No rest for the weary
Williams: ACC schedule a ‘marathon’ and ‘survival test’
NCAA.com’s Mike Lopresti is on the road, taking in seven games among nine teams throughout the heart of ACC country.
CHAPEL HILL, N.C. -- Roy Williams looked tired. This was eight hours before North Carolina would be overpowered by Virginia on Monday night, and he sat in his office talking about the ordeal of the previous months. It had worn on him. You could see it in the eyes.
The Super Bowl was mentioned. Wasn’t everyone talking about that on Monday? "I watched the Jets beat the Colts in 1969 and that was the last time I watched an entire Super Bowl, until last night," he said, explaining that he had been fascinated by the coaching matchup, and a story he had read about Seattle’s Richard Sherman. "It made me stay up two hours longer, finishing doing the tape study on Virginia."
Also, the Tar Heels had blown an 18-point lead and lost in overtime Saturday at Louisville. That sort of thing can eat at a coach, but Virginia was here 48 hours later with a 19-1 record. No time to dwell on the past.
There never seldom is in the expanded ACC. Williams, who loves golf nearly as much as beating Duke, used the back nine at Augusta National as an analogy. "You finish with No. 10, and then you’re looking at No. 11. Then you’re looking at No. 12. "It’s a marathon, but it’s also a survival test."
Maybe that’s a second reason for the weariness.
There’s a third, and it’s a biggie: The unsavory headlines that came one after another, describing the academic scandal at North Carolina involving bogus classes for swaths of students, including several basketball players. The most recent investigation found that Williams was not aware of what was going on, but others have suggested he should have known. Whatever one believes, anyone can see the toll taken.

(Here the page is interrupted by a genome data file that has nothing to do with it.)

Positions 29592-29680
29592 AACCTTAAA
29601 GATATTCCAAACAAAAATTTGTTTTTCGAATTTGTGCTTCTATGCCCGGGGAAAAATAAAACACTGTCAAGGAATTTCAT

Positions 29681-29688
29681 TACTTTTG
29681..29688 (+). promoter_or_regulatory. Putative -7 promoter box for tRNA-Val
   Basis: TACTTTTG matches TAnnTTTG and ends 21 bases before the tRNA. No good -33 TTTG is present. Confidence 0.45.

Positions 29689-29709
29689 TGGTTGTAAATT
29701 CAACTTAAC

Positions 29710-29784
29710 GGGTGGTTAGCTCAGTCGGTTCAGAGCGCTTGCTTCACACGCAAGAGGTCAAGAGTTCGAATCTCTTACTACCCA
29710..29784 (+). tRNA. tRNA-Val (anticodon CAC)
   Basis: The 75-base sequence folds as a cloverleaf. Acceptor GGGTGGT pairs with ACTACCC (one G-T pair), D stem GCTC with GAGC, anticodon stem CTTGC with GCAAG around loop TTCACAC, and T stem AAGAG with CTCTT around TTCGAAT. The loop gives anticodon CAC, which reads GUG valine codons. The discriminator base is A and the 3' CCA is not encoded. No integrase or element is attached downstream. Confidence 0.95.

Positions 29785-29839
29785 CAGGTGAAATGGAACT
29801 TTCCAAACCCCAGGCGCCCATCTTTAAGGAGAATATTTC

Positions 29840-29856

"There’s no question that the last two years have been the hardest two years of my coaching career, with the stuff going on we’re not proud of, with the stuff going on that has made people look at me differently," he said. "That has hurt. It’s been harder because every time I turn around, it feels like somebody is hitting me between the eyes with something else."
He has been a coach in some capacity for 41 years. "A lot of national anthems" he said. But he went back further, to his first year here as a student, 235 miles away from home in Asheville, to try to explain what North Carolina has meant to him, and how far he has come. "When I went home for the first time, I hitchhiked. When I came back, I hitchhiked. That’s the way I came back and forth my freshman year because we had no car in the family. This has hurt, because I love this place. I’ve been hurt by some of the mistakes we’ve made. This basketball office had nothing to do with those mistakes, but we’re paying a tremendous price for it."
So has the actual coaching now become a relief? An escape? A chance to get away from the noise?
"All of those," he said. "I can still walk on the court and feel like I did my first year as a head coach."
The past is real here. Two doors down from the Dean Smith Center -- can Smith really be retired 18 years? -- is the Carolina Basketball Museum, where among other things, you can find the first film projector Smith used, and Williams’ scouting report to his players for the 2005 national championship game against Illinois, and the high school recruiting questionnaire filled out by Michael Jordan.